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Tencent hitches image wagon to science literacy star

By Zhu Wenqian | China Daily | Updated: 2018-06-11 09:07
Nie Haisheng (left) and Liu Wang, well-known Chinese astronauts, practice the drill of emerging from a spacecraft after re-entry and landing. The drill was part of their survival training in the wilderness of Badain Jaran Desert in North China in May. [Photo/Xinhua]

Chinese tech titan Tencent Holdings Ltd, the operator of popular online social media and instant messaging apps, will introduce a series of scientific exploration events to encourage young people to explore space.

At the end of May, a group of astronomy enthusiasts witnessed the launch of a rocket in Xichang, Sichuan province, sponsored by a science exploration project of QQ, Tencent's messaging app.

The group will also get to visit the NASA Space Center in Houston, the United States. Tencent plans to invite a former astronaut to share his experiences with the participants and guide them in training. The group will also visit the Gagarin Pilot Training Center in Russia.

The participants, with the youngest born in 1998, will experience zero gravity and simulated driving in space. They will operate underwater robots, make heat insulation covers and design low-temperature capsules, in addition to visiting neutral buoyancy laboratories.

"This program will sow the seeds of a space dream in the young Chinese minds and will contribute to the development of the aerospace industry in the country," said Li Dan, general manager of marketing department of the social network group at Tencent.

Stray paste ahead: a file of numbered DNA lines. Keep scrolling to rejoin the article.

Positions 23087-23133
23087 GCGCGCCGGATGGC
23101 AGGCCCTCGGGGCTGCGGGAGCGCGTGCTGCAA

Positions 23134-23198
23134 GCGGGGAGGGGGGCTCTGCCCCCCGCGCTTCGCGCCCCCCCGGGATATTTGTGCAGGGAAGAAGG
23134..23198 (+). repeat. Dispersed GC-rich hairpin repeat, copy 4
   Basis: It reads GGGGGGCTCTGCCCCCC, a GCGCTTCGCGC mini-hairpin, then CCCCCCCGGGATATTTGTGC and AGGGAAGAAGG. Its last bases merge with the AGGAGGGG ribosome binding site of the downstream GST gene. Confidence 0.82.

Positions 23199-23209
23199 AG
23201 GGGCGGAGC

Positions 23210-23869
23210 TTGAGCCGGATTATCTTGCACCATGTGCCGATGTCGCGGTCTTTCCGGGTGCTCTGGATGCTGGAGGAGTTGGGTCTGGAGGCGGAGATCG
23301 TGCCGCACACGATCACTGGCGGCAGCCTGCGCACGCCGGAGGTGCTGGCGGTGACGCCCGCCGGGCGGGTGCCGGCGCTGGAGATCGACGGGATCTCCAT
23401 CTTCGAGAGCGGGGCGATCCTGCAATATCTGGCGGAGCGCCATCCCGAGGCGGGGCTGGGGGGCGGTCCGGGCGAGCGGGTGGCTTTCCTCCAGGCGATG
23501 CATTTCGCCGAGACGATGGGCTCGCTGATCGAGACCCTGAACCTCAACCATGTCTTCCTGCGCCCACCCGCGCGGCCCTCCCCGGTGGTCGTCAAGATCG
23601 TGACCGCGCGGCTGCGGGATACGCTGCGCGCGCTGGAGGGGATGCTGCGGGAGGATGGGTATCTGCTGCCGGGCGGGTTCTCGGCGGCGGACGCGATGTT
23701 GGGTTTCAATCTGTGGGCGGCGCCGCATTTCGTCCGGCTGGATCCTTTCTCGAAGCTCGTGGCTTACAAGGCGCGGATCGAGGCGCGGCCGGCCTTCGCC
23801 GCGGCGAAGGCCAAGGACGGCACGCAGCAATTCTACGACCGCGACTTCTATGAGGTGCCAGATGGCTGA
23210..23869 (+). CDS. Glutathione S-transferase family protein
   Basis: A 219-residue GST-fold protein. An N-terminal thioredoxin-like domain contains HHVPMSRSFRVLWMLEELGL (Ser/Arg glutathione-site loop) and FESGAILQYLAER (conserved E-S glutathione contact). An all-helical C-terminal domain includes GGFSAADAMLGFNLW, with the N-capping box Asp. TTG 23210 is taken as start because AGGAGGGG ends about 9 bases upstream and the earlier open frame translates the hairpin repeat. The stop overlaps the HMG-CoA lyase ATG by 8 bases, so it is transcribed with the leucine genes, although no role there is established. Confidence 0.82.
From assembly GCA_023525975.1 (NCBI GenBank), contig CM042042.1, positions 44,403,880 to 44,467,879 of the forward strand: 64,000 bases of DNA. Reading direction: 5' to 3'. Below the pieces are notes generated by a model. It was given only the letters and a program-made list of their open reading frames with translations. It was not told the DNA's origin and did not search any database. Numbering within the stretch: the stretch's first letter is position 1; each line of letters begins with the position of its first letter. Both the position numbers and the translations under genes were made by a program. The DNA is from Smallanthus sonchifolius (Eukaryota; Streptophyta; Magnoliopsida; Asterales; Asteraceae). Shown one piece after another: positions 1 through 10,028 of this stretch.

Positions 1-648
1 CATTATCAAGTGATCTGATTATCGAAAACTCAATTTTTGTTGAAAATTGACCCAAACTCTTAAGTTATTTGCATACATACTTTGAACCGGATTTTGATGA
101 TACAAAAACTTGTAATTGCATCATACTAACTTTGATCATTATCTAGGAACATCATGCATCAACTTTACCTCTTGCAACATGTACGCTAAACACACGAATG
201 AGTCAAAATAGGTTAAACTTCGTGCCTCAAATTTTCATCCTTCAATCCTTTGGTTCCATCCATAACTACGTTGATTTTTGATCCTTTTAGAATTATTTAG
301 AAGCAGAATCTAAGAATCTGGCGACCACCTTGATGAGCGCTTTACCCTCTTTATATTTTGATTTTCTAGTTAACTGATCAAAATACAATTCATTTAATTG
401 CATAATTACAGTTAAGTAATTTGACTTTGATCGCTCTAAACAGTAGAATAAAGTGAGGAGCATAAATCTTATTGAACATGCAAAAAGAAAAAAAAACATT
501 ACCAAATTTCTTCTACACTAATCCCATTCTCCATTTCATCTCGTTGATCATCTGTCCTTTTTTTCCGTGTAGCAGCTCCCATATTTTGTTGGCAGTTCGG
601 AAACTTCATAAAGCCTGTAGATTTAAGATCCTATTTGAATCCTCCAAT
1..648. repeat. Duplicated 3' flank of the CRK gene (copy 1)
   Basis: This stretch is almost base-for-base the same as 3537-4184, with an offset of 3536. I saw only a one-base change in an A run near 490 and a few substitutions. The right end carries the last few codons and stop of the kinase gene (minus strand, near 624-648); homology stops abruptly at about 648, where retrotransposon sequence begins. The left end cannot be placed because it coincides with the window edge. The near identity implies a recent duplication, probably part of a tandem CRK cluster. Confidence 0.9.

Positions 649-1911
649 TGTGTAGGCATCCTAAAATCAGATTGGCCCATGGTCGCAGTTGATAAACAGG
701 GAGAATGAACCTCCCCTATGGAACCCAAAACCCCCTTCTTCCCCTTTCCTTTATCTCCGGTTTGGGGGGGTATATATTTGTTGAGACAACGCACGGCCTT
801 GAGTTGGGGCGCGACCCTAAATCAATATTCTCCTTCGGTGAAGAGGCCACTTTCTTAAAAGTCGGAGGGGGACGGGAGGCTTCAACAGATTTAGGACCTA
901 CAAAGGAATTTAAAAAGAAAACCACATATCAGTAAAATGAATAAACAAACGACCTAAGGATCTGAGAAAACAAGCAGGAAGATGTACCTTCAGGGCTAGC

"As the biggest internet-based technology and culture firm in China, we hope to help the public to establish their right cognitions of the space, better foster the scientific literacy of young people and inspire their enthusiasm for science and technology."

He further said that in the future, Tencent may carry out similar programs with focus on subjects like physics, chemistry and mathematics.

Liu Boyang, who is part of the group that will visit Houston, is doing his PhD in astrophysics, and has launched online courses to teach astronomy to high school students.

"The theme of the trip is in line with one of the hottest trends in the country, as China has experienced a robust growth in the civil aerospace industry in recent years. It's very necessary to provide such opportunities to enable the young to know more about the life and times of astronauts and about space in a more vivid way. That would encourage more people to get involved in the aerospace industry in the future," Liu said.

Neil Wang, president of consulting firm Frost & Sullivan in China, said Tencent's approach on the face of it seems to be at odds with the company's business interests. But, in fact, the space initiative is consistent with the company's long-term development strategy and will help promote its business by establishing a good social image, Wang said.

"Such activities will have a wide positive impact. It also reflects the social responsibility of a technology giant. Tencent transmits the values of the exploration of future issues concerning the destiny of mankind, especially young people all over the world. The event also recognizes the value and image of a young brand. Amid this kind of value-driven notions, Tencent's business has been steadily growing," he said.

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